Did you know that Autism Spectrum Disorder (ASD) affects about one in every 110 children and youth in B.C. and is one of the most prevalent developmental disorders in the world?
That's why it's so important to work in collaboration with families, service providers and community organizations, to build community awareness and continue to focus collective efforts to help support and enrich the lives of those living with ASDs.
Every year in April, the B.C. government, families, service providers, community organizations, and municipalities unite for Autism Awareness Month and World Autism Awareness Day (April 2) to recognize and honour children, youth and their families who are living with autism.
The month kicks off in B.C. with the annual Autism Awareness Walk, hosted by the Canucks Autism Network, being held today at 11 a.m. in the Jack Poole Plaza at the Vancouver Convention Centre. Minister of Children and Family Development Mary McNeil will be joined by families and community members for the walk and the family-friendly day of activities, food, entertainment and a special lighting of the Olympic cauldron. Members of the public are encouraged to join in the fun to support this important community cause.
On April 2nd, the Province will celebrate World Autism Awareness Day by participating in Light It Up Blue, a unique global initiative started by Autism Speaks. Iconic landmarks around the globe (i.e., the Empire State Building, the Sydney Opera House and the CN Tower) will light up blue on that day. To honour this important global movement, BC Place will light up blue to demonstrate B.C.'s support of families everywhere who are living with autism.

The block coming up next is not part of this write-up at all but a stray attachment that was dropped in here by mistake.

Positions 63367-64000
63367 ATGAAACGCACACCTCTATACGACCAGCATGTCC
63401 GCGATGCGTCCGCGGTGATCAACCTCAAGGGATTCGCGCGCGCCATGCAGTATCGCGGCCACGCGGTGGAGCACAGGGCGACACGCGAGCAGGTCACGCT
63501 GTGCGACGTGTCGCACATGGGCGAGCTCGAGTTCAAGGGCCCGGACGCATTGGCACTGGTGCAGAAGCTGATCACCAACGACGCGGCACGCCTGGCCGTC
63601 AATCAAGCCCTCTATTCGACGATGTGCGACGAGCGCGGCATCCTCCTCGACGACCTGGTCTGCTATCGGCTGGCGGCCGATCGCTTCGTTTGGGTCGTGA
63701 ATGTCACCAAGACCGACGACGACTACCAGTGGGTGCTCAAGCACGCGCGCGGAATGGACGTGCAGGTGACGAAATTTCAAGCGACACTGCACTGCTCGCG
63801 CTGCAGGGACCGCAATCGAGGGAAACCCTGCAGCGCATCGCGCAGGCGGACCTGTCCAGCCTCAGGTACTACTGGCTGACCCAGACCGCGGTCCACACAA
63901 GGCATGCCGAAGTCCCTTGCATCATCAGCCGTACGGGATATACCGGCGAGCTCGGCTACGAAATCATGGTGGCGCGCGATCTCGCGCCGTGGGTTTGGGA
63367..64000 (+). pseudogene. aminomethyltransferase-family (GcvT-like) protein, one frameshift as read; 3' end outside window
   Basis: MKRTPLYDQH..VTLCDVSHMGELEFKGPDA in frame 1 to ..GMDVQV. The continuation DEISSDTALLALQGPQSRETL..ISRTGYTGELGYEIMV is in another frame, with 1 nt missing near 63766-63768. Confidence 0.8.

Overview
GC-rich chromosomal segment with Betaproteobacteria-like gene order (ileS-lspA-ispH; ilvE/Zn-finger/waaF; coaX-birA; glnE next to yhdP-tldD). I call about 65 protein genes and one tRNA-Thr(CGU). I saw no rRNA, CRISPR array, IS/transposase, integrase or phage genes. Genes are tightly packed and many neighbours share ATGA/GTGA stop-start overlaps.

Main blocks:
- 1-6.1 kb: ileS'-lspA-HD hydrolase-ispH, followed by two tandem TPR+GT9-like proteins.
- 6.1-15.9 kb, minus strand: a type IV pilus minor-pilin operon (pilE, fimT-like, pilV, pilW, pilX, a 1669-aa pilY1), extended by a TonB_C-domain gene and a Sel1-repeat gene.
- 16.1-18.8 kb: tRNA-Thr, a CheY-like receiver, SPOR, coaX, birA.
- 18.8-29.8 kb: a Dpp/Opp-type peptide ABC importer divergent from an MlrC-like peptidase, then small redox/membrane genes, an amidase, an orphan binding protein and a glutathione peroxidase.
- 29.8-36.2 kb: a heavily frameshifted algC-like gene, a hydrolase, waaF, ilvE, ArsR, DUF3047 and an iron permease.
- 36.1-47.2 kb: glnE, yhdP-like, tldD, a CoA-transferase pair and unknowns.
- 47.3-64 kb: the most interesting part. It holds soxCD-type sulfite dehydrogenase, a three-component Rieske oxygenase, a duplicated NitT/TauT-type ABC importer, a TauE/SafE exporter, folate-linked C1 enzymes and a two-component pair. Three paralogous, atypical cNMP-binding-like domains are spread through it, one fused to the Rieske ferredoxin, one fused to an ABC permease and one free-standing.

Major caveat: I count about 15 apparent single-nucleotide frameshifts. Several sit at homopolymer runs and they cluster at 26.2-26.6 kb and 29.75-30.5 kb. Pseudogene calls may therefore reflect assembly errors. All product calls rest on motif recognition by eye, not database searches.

Many more community events and workshops will be held throughout the month in communities throughout B.C. For example, families in Kamloops and Prince George can attend an innovative workshop called "Technology for your Toolbox - Boardmaker and iPad" - which provides a lesson on apps for iPad and other software applications that facilitate communication and learning for children with ASD and other developmental disabilities.
To find out what's going on in your community for Autism Awareness Month and how you can get involved, please visit:
Mary McNeil, Minister of Children and Family Development -
"This Autism Awareness Walk and other community events are extremely important to help raise public awareness and garner community support for children, youth and their families living with Autism Spectrum Disorder."
"It's great to see so many community partners really pulling together to create a cohesive, collaborative response to support families in communities across B.C."
Paolo Aquilini, founder of Canucks Autism Network -
"Our family is so grateful to be part of an event that brings together the government of British Columbia, families from across the province and community members to celebrate April as Autism Awareness Month in B.C."